IDENTIFYING THE AREA’S MOST COMMON VENOMOUS AND NONVENOMOUS SPECIES
I picked up the magnificent snake by the tail, admiring its bold pattern and shiny skin. The serpent had a glossy black hue, yellow bands and a dusting of minute chartreuse speckles.
As I held it lightly in my hands, the reptile contorted its body and writhed from side to side. I did not realize what was happening until it regurgitated a partially digested, three-foot-long rattlesnake onto the grass.
Captured snakes will often empty the contents of their stomach, presumably to aid in escape from predators. I realize to some this would have been a grisly scene, but I was positively delighted. I had often read that harmless king snakes kill and ingest other snakes — including venomous pit vipers — but this was proof, right in front of my young eyes. It doesn’t get much better than this for a kid who wants to grow up to be a professional naturalist.
Most people are not nearly as fond of snakes as I am, but reptiles can be found in almost every habitat in the Lowcountry.
We are fortunate to have the snakes that share our woods, wetlands and yards. Most of the snakes that people encounter are nonvenomous species and are completely harmless to people and pets. All snakes are valuable members of the food chain, serving as both predators and prey and can be indicators of a healthy environment.
Even if you are uncomfortable having snakes around, snake-proofing your yard is unrealistic and probably impossible. There are a variety of companies that manufacture snake repellents, but these products are not very effective. To avoid a bite from a venomous snake, be cautious when working in your yard. Keep pathways around your house clear of debris so you can see camouflaged snakes, and wear shoes when walking outside, especially at night.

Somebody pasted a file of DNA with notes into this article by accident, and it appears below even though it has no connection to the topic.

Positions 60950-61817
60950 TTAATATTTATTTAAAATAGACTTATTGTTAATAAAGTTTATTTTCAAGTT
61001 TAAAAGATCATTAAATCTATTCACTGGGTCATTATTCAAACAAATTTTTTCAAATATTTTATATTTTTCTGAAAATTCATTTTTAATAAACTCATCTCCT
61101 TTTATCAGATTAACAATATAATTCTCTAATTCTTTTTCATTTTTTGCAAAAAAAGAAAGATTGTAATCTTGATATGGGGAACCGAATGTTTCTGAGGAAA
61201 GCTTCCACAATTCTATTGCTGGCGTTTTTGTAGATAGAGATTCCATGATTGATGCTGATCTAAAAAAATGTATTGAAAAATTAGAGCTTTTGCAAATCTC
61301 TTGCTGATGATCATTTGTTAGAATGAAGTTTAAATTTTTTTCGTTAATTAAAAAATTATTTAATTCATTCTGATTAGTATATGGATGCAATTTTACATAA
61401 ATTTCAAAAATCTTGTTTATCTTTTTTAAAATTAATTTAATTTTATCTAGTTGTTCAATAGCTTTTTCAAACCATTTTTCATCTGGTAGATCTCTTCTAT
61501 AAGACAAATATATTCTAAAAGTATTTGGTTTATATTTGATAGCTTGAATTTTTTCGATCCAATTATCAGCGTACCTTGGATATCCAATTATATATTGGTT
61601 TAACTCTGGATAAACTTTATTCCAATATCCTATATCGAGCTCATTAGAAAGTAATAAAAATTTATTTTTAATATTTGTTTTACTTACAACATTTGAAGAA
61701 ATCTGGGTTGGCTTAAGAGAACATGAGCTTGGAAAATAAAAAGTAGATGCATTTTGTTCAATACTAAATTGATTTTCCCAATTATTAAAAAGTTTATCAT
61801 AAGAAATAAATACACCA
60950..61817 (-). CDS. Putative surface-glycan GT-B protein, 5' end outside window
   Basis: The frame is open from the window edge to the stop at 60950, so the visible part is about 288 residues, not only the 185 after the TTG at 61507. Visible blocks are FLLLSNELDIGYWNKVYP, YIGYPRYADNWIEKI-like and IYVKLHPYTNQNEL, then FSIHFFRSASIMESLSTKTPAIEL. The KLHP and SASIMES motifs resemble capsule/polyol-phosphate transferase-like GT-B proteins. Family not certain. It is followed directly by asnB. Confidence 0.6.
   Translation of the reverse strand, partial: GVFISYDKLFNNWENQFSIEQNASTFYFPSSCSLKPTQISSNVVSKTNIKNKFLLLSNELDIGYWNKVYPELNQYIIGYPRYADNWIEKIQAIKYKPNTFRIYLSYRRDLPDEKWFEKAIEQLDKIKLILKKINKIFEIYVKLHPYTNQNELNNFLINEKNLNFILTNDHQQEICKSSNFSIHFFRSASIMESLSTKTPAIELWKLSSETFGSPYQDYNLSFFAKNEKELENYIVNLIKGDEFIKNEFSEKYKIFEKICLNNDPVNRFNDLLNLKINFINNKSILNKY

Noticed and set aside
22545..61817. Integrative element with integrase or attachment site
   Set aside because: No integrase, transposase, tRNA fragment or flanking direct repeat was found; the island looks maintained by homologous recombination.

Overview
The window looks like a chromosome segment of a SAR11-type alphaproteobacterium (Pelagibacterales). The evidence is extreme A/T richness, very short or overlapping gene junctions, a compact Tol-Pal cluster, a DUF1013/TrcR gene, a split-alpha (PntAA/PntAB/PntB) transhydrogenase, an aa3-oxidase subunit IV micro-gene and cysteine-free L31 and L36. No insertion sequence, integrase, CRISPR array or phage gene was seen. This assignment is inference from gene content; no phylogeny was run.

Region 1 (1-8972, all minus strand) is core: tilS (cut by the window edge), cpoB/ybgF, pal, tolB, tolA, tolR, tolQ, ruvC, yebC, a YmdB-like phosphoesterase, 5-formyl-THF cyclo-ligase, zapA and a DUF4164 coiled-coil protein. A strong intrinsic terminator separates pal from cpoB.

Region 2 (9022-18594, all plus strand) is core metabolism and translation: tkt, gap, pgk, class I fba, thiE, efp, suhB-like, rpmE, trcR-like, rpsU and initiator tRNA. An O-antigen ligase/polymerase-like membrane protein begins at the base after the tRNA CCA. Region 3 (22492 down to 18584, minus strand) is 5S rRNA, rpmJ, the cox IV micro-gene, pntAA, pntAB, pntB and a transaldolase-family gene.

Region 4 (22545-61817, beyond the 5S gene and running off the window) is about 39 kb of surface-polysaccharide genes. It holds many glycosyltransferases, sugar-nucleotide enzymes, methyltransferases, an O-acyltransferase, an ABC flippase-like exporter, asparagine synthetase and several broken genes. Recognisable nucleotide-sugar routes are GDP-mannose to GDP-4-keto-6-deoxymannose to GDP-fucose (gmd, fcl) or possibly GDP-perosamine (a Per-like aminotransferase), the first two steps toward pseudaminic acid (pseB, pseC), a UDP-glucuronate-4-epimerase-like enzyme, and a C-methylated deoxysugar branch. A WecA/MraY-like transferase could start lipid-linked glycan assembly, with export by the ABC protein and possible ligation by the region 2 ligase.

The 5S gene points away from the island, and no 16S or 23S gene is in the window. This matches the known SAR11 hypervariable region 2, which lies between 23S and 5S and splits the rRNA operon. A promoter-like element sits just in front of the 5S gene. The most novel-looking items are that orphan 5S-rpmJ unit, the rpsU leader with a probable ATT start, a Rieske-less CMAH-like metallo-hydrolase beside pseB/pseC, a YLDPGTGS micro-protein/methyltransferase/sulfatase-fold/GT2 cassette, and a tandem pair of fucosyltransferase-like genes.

Venomous snakebites are actually relatively uncommon and typically occur when people encounter a snake and try to catch or kill it. In the unlikely event that a venomous snake bites you, call 911 or have someone drive you to the hospital. There is no reason to capture or kill the snake, but it is important to know if the snake is a coral snake or one of the five pit viper species.
If bitten, do not attempt first aid like tourniquets, incisions or sucking the venom out of the wound, as these actions may make the situation worse. If your dog is bitten by a venomous snake, call your vet immediately. Many dogs survive snakebites with proper treatment.
Most of the Lowcountry’s snake species are nonvenomous and completely harmless to people and pets. There are 38 species native to South Carolina (32 nonvenomous and six venomous), and most are found in the Lowcountry.
Here are a few common nonvenomous species that occur in our area:
The corn snake may get its name from the maize corn patterns that adorn its bellies, or perhaps the name stems from the snake’s habit of visiting cornfields or grain stores in search of mice. No matter what the origin of the name is, the corn snake’s dazzling color and intricate patterns make it popular in the pet trade. In fact, corn snakes from the Lowcountry are arguably among the most beautiful snakes in the world.
The rat snake is one of the longest snakes in Southeast, with some exceeding 7 feet in length. Although they get big, these snakes do not pose a threat to people. They vary in color and pattern throughout the state. Adults found in inland regions may be dark gray or black, with only traces of a lighter pattern, or yellowish and heavily striped here in the Lowcountry. Rat snakes are powerful constrictors, suffocating rats, birds, squirrels and even young rabbits and swallowing them whole. Since they are adept climbers, they often venture up the sides of barns and houses and into the tree canopy.
King snakes are arguably among the most handsome of all snake species. All king snakes are nonvenomous constrictors that feed on snakes, rodents, birds, lizards and even turtle eggs. The king snake’s real claim to fame is its ability to kill and eat other snakes, including pit vipers like rattlesnakes, copperheads and cottonmouths. Because of their natural immunity to snake venom, a snakebite has little effect on them.